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Today it was announced our President of EMEA, Annalise Coady, is being featured in PRWeekUK’s, UK Power Book! I’ve had the pleasure of being her colleague for years and I cannot think of a more deserving recipient. She is an incredible leader, well-versed in our industry, and brings a client-centric approach to every aspect of her work.

I was able to hop on the phone with Annalise to pick her brain about the current landscape of the marketing and communications’ industry, what makes our firm unique, and her personal goals for our European efforts this year. Take a listen below.

 

Today it was announced our President of EMEA, Annalise Coady, is being featured in PRWeekUK’s, UK Power Book! I’ve had the pleasure of being her colleague for years and I cannot think of a more deserving recipient. She is an incredible leader, well-versed in our industry, and brings a client-centric approach to every aspect of her work.

I was able to hop on the phone with Annalise to pick her brain about the current landscape of the marketing and communications’ industry, what makes our firm unique, and her personal goals for our European efforts this year. Take a listen below.

 

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One of the most common questions we get from clients heading into HIMSS is: What’s trending? After all, booths, badges and general bacchanalia at the world’s largest healthcare technology conference don’t come cheap. It helps to know what topics, issues, executives, media, speakers, influencers and brands are trending up…down…or in between. Smart marketers and communicators and their CEOs invest in these insights to inform their message, cut through the clutter and make stronger connections.

So, on the eve of HIMSS18, me and my fellow army of digital health nerds at W2O Group thought it would be worthwhile to share some such insights. HIMSS itself does provide a bit of a petri dish to understand how market conversations are trending.

Like kids in a candy store, the W2O Group analytics team dug into the data, comparing social discussions in the weeks and months before HIMSS18 versus HIMSS17.   More specifically, they viewed public data through the lens of the MDigitalLife Health Ecosystem, which maps online behavior and digital footprints of more than 870,000 stakeholders worldwide, including doctors, patients, industry CXOs, hospitals, payers, technology vendors, advocacy organizations, media, analysts and among many others). For this particular analysis, we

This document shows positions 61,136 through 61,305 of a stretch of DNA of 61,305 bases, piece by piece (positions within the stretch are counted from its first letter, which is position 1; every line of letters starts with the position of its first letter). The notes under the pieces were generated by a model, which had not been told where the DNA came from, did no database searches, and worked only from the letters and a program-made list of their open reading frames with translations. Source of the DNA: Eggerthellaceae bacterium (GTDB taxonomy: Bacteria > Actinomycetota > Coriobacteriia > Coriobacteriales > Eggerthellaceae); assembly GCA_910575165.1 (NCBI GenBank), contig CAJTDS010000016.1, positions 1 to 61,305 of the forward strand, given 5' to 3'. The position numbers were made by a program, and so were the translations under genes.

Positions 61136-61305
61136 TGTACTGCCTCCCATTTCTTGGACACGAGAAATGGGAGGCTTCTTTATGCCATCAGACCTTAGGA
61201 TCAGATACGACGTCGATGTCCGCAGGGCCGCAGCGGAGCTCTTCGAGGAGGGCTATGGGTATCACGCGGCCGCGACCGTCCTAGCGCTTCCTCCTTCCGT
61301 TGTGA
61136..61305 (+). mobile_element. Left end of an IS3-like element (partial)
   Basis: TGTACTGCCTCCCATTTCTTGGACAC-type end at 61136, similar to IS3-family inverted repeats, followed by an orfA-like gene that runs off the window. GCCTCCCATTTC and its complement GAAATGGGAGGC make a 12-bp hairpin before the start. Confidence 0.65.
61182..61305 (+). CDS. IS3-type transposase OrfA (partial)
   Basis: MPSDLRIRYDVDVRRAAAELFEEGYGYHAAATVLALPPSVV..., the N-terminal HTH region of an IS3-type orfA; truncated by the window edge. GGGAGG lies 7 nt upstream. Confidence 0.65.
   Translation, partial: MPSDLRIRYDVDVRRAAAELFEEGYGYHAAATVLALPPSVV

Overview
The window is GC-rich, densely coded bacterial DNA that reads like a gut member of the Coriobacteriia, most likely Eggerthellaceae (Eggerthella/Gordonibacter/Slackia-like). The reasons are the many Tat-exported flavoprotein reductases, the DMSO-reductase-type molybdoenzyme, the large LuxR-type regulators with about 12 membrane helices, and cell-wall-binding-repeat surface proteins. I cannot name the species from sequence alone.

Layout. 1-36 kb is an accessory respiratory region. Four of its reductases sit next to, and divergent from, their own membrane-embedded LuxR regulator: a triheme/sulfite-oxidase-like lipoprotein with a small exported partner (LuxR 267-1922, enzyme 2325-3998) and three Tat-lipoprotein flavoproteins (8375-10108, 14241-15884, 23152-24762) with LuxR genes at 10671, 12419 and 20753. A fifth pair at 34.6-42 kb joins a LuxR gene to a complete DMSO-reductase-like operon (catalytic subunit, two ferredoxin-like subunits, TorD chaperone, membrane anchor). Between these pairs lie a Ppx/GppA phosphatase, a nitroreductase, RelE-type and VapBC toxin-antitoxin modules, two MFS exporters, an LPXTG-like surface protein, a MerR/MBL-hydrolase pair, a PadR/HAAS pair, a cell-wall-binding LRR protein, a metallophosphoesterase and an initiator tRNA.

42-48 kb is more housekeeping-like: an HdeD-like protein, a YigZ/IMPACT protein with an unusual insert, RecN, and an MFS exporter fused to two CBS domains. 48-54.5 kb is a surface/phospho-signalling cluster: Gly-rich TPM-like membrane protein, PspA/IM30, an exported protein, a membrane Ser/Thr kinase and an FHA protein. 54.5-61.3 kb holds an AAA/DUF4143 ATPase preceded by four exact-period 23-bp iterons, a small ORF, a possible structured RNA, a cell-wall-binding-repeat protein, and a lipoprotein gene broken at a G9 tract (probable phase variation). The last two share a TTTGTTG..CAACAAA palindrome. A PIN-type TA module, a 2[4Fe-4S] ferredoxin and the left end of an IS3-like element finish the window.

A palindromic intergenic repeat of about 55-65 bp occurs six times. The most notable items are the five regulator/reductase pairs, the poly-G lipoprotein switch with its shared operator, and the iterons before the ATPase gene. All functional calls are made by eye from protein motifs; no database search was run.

One of the most common questions we get from clients heading into HIMSS is: What’s trending? After all, booths, badges and general bacchanalia at the world’s largest healthcare technology conference don’t come cheap. It helps to know what topics, issues, executives, media, speakers, influencers and brands are trending up…down…or in between. Smart marketers and communicators and their CEOs invest in these insights to inform their message, cut through the clutter and make stronger connections.

So, on the eve of HIMSS18, me and my fellow army of digital health nerds at W2O Group thought it would be worthwhile to share some such insights. HIMSS itself does provide a bit of a petri dish to understand how market conversations are trending.

Like kids in a candy store, the W2O Group analytics team dug into the data, comparing social discussions in the weeks and months before HIMSS18 versus HIMSS17. [i]  More specifically, they viewed public data through the lens of the MDigitalLife Health Ecosystem, which maps online behavior and digital footprints of more than 870,000 stakeholders worldwide, including doctors, patients, industry CXOs, hospitals, payers, technology vendors, advocacy organizations, media, analysts and among many others). For this particular analysis, we analyzed tweets mentioning HIMSS from verified authors in the Health Ecosystem.

Below are five takeaways from W2O’s pre-HIMSS18 social conversation analysis: